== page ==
Some members of the state’s ethics commission pressed Tuesday for a subpoena to look into a controversy over Gov. Andrew Cuomo’s hiring of former aide Larry Schwartz as a “volunteer” COVID-19 vaccine czar for the state.
But Cuomo’s appointees to the Joint Commission on Public Ethics, known as JCOPE, voted the proposal down.
Schwartz, a former chief of staff to Cuomo, headed up the state’s vaccination distribution as an unpaid volunteer. Some county leaders accused Schwartz of trying to trade loyalty to the governor, who is embroiled in several scandals, for access to vaccine doses.
Cuomo and Schwartz deny that occurred, but the allegations are the subject of a probe by Attorney General Tish James, as well as an impeachment inquiry by the state Assembly.
JCOPE commissioner Gary Lavine has been pressing for authorization to issue a subpoena to find out more about Schwartz’s status and whether there were any ethical conflicts.
“The request is for an informational subpoena,” Lavine said.
Because Schwartz was a volunteer, he was exempt from the state’s public officers’ law under a special executive order issued by Cuomo. Without that exemption, Schwartz would have been required to file financial disclosure forms and be banned from lobbying the state for two years.
Schwartz, during his time volunteering as vaccine czar, continued to work for an airport concessions company that holds state contracts. He left the volunteer post in April, after the state Legislature voted to make Schwartz subject to the public officers’ law.
Lavine, who was appointed to JCOPE by the Senate minority Republican leader, said the subpoenas would seek information about whether Schwartz or other volunteers ever recused themselves from any decisions that could potentially pose a conflict of interest with their private-sector employers.
“Likely, one or more of the senior-level volunteers are not volunteers at all,” Lavine said. "They were paid … by their employers. Employers who may have substantial business with the state.”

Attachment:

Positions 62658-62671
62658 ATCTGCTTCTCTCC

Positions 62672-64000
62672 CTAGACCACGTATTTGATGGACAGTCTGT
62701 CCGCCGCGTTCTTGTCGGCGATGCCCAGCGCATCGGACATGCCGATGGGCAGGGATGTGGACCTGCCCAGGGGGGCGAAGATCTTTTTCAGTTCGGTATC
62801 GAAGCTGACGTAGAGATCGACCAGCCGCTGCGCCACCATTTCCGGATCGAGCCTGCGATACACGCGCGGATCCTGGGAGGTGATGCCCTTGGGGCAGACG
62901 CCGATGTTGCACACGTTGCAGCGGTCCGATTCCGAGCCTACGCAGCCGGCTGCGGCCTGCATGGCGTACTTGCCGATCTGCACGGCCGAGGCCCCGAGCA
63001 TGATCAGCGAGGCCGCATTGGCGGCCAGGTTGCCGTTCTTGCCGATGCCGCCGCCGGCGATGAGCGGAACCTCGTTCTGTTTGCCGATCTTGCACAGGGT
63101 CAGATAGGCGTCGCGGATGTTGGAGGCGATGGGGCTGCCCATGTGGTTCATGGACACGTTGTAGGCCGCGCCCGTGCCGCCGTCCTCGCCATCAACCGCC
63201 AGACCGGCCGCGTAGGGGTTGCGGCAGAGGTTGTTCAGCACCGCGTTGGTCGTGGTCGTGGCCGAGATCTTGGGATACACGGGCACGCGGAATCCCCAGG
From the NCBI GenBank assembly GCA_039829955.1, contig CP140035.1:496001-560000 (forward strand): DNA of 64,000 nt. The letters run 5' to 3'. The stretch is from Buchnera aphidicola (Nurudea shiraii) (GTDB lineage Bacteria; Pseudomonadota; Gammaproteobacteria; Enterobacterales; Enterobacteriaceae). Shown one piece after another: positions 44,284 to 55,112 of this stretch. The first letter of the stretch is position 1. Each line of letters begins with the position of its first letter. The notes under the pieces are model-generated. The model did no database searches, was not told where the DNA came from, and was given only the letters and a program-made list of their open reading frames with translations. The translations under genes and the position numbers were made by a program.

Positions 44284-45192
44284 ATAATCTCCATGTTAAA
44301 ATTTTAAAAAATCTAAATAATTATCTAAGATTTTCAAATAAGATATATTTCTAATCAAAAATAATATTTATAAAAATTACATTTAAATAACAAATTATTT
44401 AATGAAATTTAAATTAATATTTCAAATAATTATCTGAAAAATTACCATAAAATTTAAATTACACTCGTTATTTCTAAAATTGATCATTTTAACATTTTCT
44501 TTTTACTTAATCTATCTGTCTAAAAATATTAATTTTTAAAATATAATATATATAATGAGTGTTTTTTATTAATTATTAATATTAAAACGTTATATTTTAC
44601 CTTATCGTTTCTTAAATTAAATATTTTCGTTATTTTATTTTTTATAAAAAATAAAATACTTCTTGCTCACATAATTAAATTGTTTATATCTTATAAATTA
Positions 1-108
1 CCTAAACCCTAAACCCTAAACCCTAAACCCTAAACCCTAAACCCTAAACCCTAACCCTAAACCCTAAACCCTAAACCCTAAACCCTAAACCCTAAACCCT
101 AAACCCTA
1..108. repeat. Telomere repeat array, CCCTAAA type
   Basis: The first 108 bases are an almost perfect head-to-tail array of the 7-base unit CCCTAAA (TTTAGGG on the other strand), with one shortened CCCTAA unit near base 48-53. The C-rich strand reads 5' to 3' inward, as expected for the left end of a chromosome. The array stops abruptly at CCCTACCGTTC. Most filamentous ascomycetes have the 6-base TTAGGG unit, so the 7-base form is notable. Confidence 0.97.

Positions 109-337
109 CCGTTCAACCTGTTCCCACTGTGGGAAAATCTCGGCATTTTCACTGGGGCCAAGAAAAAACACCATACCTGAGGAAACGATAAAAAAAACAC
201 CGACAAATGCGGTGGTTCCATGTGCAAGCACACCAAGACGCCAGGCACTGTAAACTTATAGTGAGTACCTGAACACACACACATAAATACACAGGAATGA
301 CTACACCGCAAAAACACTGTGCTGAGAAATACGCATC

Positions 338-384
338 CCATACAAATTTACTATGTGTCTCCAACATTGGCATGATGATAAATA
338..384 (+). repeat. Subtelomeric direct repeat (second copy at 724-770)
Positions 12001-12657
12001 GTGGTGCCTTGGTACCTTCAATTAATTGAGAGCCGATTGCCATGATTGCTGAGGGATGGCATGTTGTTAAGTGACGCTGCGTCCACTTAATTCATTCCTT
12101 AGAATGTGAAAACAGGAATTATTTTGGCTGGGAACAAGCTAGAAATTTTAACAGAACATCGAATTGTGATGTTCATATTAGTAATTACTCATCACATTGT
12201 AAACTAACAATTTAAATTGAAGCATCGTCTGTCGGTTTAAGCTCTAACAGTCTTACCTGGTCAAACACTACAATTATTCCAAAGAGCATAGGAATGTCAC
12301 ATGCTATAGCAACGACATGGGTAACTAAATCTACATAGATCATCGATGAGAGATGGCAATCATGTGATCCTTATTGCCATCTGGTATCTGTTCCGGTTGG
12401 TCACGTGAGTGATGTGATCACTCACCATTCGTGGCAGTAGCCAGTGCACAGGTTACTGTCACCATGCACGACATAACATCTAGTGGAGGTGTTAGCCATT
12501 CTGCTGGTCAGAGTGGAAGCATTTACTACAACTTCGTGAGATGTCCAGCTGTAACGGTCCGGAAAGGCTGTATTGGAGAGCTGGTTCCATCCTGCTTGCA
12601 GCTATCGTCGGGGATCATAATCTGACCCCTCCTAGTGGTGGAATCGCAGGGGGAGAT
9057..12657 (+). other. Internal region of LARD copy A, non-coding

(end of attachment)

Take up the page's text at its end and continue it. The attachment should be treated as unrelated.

Commissioner Jim Yates, who was appointed by Assembly Speaker Carl Heastie, a Democrat, also backs the proposal. He said JCOPE staff had asked for the information about the volunteers from the governor’s office, but the request was rejected. He said there are many unanswered questions.
“We’ve asked the question repeatedly,” Yates said.
Commissioner Daniel Horwitz, who was appointed by Cuomo, was among the commissioners who questioned whether JCOPE has the authority to issue the subpoena.
“It will be a subpoena outside of the law,” Horwitz said.
Commissioner Marvin Jacob, also appointed by the Assembly speaker, argued that the proposed subpoena was not unusual and that similar oversight organizations routinely issue them.
“It’s not something alien and unheard of,” Jacob said. “It’s done everywhere, all the time.”
In the end, the motion was voted down. Although seven commissioners voted in favor and six against, the vote is weighted. In order for the action to be carried out, eight commissioners need to agree, including at least two members appointed by the politician who might be the subject of the inquiry. In this case, two of the governor’s commissioners needed to vote yes for the subpoena to go forward, and none of them did so.
JCOPE has been widely criticized for being ineffectual in policing ethics violations, in part because of those voting rules.
A bill approved by the state Senate on Tuesday would change the rules and allow a simple majority vote by commissioners to go ahead with an investigation. That measure has not yet bee